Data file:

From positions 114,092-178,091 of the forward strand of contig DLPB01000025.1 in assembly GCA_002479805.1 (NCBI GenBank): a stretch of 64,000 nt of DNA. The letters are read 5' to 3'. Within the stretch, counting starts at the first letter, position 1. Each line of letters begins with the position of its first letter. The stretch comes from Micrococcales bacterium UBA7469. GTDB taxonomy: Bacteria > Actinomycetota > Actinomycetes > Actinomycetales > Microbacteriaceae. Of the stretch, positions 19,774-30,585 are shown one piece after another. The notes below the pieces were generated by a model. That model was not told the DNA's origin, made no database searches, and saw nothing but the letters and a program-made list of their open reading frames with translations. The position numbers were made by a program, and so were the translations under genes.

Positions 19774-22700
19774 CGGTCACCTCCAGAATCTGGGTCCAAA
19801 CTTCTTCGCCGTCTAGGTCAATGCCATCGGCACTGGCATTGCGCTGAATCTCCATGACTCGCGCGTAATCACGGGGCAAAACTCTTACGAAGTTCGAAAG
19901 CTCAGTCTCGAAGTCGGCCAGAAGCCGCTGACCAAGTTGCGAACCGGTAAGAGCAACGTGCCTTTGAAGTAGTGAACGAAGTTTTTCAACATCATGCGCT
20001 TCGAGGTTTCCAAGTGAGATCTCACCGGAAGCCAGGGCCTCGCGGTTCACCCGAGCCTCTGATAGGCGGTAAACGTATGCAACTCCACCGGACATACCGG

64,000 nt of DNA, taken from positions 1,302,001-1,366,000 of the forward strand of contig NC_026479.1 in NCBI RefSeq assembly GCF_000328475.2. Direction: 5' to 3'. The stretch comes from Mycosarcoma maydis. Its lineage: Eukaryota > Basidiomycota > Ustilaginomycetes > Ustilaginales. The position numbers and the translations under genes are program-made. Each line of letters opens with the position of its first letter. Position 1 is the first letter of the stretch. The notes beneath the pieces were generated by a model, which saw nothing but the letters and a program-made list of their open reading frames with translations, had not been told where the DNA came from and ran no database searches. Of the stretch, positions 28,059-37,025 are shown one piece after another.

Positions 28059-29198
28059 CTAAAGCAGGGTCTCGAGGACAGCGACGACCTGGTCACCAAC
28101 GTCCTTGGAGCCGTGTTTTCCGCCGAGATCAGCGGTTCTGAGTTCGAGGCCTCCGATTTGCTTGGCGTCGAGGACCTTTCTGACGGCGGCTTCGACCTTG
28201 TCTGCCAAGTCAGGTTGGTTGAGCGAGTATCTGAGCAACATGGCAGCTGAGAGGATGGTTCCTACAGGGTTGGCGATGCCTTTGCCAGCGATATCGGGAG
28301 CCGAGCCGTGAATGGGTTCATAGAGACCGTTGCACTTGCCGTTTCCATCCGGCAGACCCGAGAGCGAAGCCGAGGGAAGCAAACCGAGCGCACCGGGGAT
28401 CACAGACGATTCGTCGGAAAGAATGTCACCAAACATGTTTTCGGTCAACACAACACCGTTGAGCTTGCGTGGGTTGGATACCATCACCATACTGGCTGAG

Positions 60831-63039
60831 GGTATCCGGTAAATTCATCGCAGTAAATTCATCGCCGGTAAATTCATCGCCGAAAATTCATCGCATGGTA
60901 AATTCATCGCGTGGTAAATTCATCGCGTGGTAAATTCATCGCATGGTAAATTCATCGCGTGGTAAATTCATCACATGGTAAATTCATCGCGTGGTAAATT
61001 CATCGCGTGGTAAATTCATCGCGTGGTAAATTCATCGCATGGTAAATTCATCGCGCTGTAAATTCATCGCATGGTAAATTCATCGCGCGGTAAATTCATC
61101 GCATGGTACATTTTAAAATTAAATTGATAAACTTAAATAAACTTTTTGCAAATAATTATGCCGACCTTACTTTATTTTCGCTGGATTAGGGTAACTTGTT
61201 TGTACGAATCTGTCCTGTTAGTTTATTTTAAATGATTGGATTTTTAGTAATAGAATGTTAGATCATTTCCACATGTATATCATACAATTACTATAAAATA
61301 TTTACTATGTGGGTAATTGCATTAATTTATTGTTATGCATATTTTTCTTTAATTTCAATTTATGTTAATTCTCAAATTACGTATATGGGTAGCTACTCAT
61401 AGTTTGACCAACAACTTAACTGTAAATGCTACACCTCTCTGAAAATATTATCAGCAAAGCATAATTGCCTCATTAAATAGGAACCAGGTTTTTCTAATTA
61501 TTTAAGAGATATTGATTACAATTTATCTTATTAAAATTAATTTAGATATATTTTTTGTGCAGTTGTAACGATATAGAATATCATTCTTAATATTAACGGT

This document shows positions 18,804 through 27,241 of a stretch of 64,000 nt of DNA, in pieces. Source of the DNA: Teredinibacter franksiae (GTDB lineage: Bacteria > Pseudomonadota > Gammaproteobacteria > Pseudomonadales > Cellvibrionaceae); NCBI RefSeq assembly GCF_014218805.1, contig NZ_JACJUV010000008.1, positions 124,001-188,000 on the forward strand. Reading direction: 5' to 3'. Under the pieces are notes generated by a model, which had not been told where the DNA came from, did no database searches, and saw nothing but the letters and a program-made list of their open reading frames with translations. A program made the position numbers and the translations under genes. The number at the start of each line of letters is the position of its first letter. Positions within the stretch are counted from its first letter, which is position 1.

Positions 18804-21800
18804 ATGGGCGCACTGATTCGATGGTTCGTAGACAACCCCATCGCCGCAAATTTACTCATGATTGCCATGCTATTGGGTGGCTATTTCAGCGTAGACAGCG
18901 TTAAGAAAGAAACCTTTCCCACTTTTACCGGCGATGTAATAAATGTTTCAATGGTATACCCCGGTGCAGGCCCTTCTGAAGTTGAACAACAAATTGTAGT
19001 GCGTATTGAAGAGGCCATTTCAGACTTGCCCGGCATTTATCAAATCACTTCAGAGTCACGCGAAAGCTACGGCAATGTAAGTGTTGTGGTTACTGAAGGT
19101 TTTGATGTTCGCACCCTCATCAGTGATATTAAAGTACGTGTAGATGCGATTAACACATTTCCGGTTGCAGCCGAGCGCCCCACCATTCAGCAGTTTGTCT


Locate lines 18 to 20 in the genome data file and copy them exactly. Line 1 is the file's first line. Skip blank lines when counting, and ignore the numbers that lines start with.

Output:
61101 GCATGGTACATTTTAAAATTAAATTGATAAACTTAAATAAACTTTTTGCAAATAATTATGCCGACCTTACTTTATTTTCGCTGGATTAGGGTAACTTGTT
61201 TGTACGAATCTGTCCTGTTAGTTTATTTTAAATGATTGGATTTTTAGTAATAGAATGTTAGATCATTTCCACATGTATATCATACAATTACTATAAAATA
61301 TTTACTATGTGGGTAATTGCATTAATTTATTGTTATGCATATTTTTCTTTAATTTCAATTTATGTTAATTCTCAAATTACGTATATGGGTAGCTACTCAT